The Uncommon Engineer is the Georgia Tech College of Engineering’s podcast, hosted by Dean Steve McLaughlin. Our podcast will cover topics ranging from healthcare to the environment to data privacy in our digital world. In each episode, Dean McLaughlin will be talking to cutting-edge engineers and discovering how their research impacts our lives.
What sets The Uncommon Engineer apart is impact. It’s not just about the research, inventions and accolades. It’s about how engineering makes a difference in our world and in our daily lives. It’s about the why – why it matters to you.
Drone technology is quickly evolving – no longer just delivering packages or pizzas, but also helping with search and rescue missions. They’re also starting to crowd the skies at inopportune times. George W. Woodruff School of Mechanical Engineering assistant professor John Rogers discusses the future of drone technology at Georgia Tech.
Can timing urination of an elephant and a human impact engineering? David Hu talks about animals – more specifically, how we can solve complex human problems by studying animal functions. How exactly do snakes move without legs? How can some spiders seemingly walk on water? These answers can inform how we engineer new technologies.
Hu is an Associate Professor of Mechanical Engineering and Biology (as well as an Adjunct Associate Professor of Physics) in Georgia Tech's George W. Woodruff School of Mechanical Engineering. Hu leads the Hu Biolocomotion Lab at Georgia Tech.
Emerging technologies are reshaping how we work and how we get around, from teleworking to rideshares to autonomous vehicles. Pat Mokhtarian discusses what considerations and expectations inform our travel decisions.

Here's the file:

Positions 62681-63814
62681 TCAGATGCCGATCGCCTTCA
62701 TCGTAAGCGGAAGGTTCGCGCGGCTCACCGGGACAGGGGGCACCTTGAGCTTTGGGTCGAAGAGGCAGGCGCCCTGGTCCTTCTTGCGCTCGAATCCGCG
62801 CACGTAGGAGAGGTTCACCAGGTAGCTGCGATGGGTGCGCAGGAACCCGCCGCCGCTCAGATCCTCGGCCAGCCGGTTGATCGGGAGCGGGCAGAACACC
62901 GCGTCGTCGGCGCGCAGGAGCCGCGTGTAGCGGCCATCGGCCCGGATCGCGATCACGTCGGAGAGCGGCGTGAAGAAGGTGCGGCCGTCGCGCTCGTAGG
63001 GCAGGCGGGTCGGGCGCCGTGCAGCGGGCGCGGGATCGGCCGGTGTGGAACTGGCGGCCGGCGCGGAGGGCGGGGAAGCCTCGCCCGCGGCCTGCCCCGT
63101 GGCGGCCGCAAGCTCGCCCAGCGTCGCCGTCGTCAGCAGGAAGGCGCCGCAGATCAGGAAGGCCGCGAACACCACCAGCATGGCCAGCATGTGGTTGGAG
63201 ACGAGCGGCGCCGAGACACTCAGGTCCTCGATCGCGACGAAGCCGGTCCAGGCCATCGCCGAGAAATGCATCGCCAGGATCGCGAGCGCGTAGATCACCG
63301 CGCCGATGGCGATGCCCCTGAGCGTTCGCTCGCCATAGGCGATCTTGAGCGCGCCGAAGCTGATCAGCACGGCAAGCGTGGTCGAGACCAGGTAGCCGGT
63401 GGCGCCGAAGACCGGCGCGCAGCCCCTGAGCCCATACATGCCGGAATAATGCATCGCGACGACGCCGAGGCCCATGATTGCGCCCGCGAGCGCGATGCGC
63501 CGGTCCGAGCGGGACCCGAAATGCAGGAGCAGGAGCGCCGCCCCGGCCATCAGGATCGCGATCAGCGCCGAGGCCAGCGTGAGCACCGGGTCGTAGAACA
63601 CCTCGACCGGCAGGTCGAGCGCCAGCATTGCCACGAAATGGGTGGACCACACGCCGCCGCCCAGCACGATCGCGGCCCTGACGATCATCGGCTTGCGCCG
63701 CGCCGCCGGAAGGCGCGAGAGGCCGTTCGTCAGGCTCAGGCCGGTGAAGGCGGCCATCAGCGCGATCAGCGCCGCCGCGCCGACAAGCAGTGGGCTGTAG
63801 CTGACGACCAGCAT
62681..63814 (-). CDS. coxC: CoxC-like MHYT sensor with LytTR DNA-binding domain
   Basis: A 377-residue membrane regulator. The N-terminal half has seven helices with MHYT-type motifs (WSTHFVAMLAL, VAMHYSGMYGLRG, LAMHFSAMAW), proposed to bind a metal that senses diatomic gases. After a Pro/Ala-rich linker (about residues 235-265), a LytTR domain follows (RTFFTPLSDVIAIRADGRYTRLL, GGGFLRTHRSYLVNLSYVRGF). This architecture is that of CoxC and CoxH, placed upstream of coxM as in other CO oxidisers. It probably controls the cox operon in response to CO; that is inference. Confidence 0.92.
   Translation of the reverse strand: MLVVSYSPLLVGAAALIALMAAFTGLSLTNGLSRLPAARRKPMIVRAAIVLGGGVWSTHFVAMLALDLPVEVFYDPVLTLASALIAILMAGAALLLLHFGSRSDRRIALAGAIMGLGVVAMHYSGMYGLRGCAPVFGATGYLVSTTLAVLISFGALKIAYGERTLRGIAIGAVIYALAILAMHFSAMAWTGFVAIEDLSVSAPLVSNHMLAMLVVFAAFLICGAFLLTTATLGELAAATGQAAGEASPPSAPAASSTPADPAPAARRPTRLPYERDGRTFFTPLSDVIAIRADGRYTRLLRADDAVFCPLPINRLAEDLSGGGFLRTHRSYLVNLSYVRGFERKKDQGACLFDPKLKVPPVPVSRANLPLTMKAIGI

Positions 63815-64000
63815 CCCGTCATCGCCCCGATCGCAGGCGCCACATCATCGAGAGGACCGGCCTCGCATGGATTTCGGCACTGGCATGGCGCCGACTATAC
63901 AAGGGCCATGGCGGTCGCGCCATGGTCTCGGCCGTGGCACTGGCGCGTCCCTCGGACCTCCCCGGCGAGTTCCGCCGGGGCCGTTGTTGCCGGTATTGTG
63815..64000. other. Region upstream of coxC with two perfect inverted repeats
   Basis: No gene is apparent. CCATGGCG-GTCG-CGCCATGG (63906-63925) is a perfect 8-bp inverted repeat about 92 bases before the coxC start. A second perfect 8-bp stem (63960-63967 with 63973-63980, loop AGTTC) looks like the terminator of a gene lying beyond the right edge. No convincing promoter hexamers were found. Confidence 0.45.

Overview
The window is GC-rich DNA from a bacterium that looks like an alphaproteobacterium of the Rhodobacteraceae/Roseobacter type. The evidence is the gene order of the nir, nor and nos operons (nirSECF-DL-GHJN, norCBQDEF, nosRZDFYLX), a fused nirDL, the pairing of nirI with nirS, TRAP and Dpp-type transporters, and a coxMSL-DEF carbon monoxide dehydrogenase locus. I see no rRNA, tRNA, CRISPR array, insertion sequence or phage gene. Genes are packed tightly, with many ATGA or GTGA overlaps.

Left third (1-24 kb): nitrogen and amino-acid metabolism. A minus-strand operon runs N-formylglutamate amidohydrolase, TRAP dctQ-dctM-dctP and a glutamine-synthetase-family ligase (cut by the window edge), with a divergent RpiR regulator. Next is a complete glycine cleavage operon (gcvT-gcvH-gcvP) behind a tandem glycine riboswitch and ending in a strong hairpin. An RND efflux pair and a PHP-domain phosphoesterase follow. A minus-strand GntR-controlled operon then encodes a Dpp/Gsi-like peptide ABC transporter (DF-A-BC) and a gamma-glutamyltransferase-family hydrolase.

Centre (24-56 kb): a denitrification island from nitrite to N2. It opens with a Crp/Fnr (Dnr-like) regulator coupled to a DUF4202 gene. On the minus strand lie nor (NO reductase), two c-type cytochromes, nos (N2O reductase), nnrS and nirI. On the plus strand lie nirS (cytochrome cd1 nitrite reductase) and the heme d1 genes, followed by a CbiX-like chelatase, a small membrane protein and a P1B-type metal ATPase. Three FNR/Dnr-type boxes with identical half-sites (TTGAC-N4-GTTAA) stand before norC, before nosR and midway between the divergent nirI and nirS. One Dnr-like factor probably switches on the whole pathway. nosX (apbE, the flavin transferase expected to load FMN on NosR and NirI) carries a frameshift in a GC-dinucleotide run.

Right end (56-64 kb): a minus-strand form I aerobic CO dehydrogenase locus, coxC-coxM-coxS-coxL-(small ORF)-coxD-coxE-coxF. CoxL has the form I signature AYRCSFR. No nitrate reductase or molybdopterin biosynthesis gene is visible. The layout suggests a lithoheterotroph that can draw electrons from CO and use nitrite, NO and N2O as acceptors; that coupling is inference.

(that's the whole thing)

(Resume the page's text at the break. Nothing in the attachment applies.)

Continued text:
Mokhtarian is a Susan G. and Christopher D. Pappas Professor & Group Coordinator in the School of Civil and Environmental Engineering at Georgia Tech.
Brendan Saltaformaggio discusses cybercrime, data security, and cyber forensics tools and its impact with mobile phones and computer systems.
Saltaformaggio is an Assistant Professor at both School of Electrical and Computer Engineering and the School of Computer Science (By Courtesy) at Georgia Tech.
While it’s still in it’s formative stages, in the future, gene therapies might take the place of invasive surgeries or drugs. James Dahlman works at the intersection of nanotechnology and genetics, and discusses his work with experimentation, research design, and gene therapy applications.
Dahlman is an Assistant Professor in School of Biomedical Engineering at Georgia Tech and Emory University. Dahlman leads the The Dahlman Lab for Precision Therapies at Georgia Tech.
The Uncommon Engineer is a production of the College of Engineering at Georgia Tech.
Located in one of America’s most vibrant cities, the College of Engineering combines the resources of a major university with the benefits of an urban campus, giving students the tools they need to chase their ambitions. With dozens of degree programs across eight schools, the College has built a strong reputation in the United States and abroad, and graduates leave with skills, knowledge, and global savvy for a world increasingly dependent on engineering.
The College offers more than 50 different degree tracks at the bachelor’s, master’s, and doctoral levels, and its schools are consistently ranked among U.S. News & World Report’s top 10.